Okay, okay, I admit it.
I have been a terrible peer reviewer before.
I’m not completely alone on this, right? …Right? Does anyone admit to this fatal mistake too? Don’t leave me all alone with this…
Fine, I didn’t want to be your friend either.
Today, I’m going to talk about what not to do when you are peer editing. I don’t believe that all this silence means that everyone in the world are amazing peer-reviewers. We all have those moments where we honestly do not want to do anything when it comes to revising a paper that’s due…what? A few weeks after this peer-edit. Personally, I absolutely love editing papers because I grow as a person. I get to see other perspectives and see through someone’s else’s mind and let’s admit it, we all want to get that one paper that isn’t finished to make our ‘crappy’ draft seem a lot better. When I come out of peer editing, I am of three moods: ecstatic(because my paper is freaking amazing compared to others), nervous(because my paper totally sucks and everyone else’s is phenomenal), or confused(because I didn’t understand what I was actually writing about..). So what makes people bad editors? Any ideas?
Hint: Watch the video!
There are many different types of reviewers. I admit that I’ve been ‘Jean the Generalizer’, ‘Whatever William’ and ‘Picky Patty’ before. Sometimes, I’m nit-picky about grammar and sentence structure and other times, I’m like ‘Whatever William’ and don’t really want to be doing this. Another time, I’ve been ‘Jean the Generalizer’ but, in my defense, there were things that were needed to be fix before fixing the more specific things. I understand that there are those days where you do not, for whatever reason, want to do peer-editing, and hopefully you’ll have’Get Out of Jail Free’ cards lying around but when you do want to be productive, here are a few suggestions I thought I’d share with you.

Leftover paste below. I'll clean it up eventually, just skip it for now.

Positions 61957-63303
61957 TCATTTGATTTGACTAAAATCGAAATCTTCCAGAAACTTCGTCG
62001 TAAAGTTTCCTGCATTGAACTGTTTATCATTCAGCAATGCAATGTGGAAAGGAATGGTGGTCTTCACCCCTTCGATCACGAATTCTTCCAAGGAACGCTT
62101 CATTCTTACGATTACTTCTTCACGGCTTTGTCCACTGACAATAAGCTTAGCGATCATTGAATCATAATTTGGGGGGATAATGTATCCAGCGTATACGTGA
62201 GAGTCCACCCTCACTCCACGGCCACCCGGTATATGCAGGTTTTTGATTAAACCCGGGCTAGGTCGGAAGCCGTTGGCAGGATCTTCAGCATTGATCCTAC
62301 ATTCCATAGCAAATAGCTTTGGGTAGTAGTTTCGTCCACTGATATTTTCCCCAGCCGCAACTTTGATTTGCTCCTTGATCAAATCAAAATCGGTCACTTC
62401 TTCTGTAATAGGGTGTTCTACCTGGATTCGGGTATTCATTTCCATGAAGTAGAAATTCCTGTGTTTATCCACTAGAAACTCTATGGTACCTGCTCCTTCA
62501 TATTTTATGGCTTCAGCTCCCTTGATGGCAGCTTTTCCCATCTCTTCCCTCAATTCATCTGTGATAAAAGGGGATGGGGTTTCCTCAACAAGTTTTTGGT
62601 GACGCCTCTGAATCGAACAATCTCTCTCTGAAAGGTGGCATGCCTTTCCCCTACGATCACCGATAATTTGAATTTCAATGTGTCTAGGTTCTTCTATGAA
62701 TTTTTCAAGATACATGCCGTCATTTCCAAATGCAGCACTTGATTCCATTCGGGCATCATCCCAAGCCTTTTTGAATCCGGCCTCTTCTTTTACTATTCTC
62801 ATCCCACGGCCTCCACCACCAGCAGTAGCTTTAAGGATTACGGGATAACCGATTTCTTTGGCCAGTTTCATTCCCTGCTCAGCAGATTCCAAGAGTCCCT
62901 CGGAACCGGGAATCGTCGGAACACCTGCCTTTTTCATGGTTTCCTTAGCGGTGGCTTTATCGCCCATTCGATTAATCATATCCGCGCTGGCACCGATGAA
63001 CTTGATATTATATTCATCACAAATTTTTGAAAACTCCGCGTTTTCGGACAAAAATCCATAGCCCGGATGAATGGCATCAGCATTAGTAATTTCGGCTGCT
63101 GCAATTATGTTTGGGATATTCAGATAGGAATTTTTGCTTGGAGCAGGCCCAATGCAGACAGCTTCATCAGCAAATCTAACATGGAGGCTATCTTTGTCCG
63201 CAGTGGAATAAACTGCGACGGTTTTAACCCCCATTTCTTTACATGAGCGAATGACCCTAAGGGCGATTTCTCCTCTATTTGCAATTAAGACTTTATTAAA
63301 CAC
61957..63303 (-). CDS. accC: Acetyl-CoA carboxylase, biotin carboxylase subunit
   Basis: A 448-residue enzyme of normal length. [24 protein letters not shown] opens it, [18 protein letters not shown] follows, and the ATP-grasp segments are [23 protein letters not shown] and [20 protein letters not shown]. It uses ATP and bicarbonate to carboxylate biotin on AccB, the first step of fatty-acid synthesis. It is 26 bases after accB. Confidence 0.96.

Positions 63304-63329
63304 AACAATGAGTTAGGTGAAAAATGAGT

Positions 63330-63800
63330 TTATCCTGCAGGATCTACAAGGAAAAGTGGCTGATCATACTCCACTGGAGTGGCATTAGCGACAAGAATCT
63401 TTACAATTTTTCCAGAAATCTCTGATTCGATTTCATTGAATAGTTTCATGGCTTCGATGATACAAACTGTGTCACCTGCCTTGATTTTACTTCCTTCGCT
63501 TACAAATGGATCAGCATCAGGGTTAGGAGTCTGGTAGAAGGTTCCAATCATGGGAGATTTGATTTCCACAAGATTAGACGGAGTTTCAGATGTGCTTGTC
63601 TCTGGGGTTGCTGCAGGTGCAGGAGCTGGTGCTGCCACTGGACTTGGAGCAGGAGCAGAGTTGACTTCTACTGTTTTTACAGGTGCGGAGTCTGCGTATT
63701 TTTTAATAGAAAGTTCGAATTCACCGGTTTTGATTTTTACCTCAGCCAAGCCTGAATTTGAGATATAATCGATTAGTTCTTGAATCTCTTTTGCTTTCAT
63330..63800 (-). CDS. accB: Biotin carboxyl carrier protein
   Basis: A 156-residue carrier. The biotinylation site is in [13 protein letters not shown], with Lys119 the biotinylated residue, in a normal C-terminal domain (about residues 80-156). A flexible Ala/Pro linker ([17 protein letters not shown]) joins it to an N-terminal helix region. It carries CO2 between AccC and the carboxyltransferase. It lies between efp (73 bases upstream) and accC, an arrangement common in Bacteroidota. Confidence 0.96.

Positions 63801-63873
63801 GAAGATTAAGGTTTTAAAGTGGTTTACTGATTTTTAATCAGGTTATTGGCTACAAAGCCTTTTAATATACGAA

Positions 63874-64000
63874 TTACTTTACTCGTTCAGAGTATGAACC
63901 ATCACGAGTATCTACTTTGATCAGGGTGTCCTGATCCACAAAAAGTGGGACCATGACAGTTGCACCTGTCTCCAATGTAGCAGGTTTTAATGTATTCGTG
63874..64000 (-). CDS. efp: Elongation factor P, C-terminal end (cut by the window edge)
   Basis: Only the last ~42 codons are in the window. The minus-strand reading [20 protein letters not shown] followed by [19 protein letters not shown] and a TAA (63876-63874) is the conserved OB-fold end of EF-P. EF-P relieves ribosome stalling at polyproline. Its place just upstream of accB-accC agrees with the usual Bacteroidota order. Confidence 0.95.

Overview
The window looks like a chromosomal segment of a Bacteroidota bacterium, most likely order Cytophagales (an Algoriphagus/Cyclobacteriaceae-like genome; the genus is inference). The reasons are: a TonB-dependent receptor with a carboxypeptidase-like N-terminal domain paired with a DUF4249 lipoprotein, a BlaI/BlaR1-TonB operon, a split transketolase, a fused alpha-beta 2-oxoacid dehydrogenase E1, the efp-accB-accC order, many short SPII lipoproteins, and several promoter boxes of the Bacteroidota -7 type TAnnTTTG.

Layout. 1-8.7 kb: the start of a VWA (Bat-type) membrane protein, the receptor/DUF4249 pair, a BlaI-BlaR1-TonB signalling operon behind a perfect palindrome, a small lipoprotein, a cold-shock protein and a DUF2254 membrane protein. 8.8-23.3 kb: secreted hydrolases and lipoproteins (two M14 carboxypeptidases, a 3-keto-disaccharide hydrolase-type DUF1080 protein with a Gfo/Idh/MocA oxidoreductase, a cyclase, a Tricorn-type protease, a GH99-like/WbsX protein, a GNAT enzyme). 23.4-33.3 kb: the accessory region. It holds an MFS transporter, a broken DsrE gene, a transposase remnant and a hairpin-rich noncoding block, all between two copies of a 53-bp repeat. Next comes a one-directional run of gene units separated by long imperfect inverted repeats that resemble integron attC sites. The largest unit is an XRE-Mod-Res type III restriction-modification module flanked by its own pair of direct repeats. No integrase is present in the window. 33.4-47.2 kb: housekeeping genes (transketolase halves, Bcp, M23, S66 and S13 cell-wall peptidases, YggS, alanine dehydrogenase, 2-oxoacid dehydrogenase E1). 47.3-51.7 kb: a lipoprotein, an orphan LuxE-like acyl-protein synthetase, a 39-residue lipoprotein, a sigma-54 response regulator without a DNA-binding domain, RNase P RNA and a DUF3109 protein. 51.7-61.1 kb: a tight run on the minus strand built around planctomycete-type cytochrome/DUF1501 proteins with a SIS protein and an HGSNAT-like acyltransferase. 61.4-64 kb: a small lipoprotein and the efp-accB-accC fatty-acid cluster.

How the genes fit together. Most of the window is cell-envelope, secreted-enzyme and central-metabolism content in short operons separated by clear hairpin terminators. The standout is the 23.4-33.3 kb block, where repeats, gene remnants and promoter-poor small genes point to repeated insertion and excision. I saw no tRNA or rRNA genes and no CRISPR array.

-Give compliments(What better way to make a person smile than to compliment their writing)
-Give Constructive Criticism( Please do not make them cry…)
-Explain your comments and listen to their defenses( Hey! Everyone, including you and the writer, make mistakes)
- Ask Questions( If something doesn’t make sense to you, ask about it. You might learn something new instead of assuming)
Oh dear…I’ve done it again. I’ve become ‘Jean the Generalizer’. But within reason, if I were to give you specific suggestions, you would only look for those in the paper. Now that I’ve broaden the horizon, you’ll be able to keep an eye out for anything!
Good luck on your peer-editing, you’re going to need it!
P.S. Who else laughed at ‘Mean Margaret’? I definitely remember those type of editors in school…
What type of peer-editor did you mostly see at school?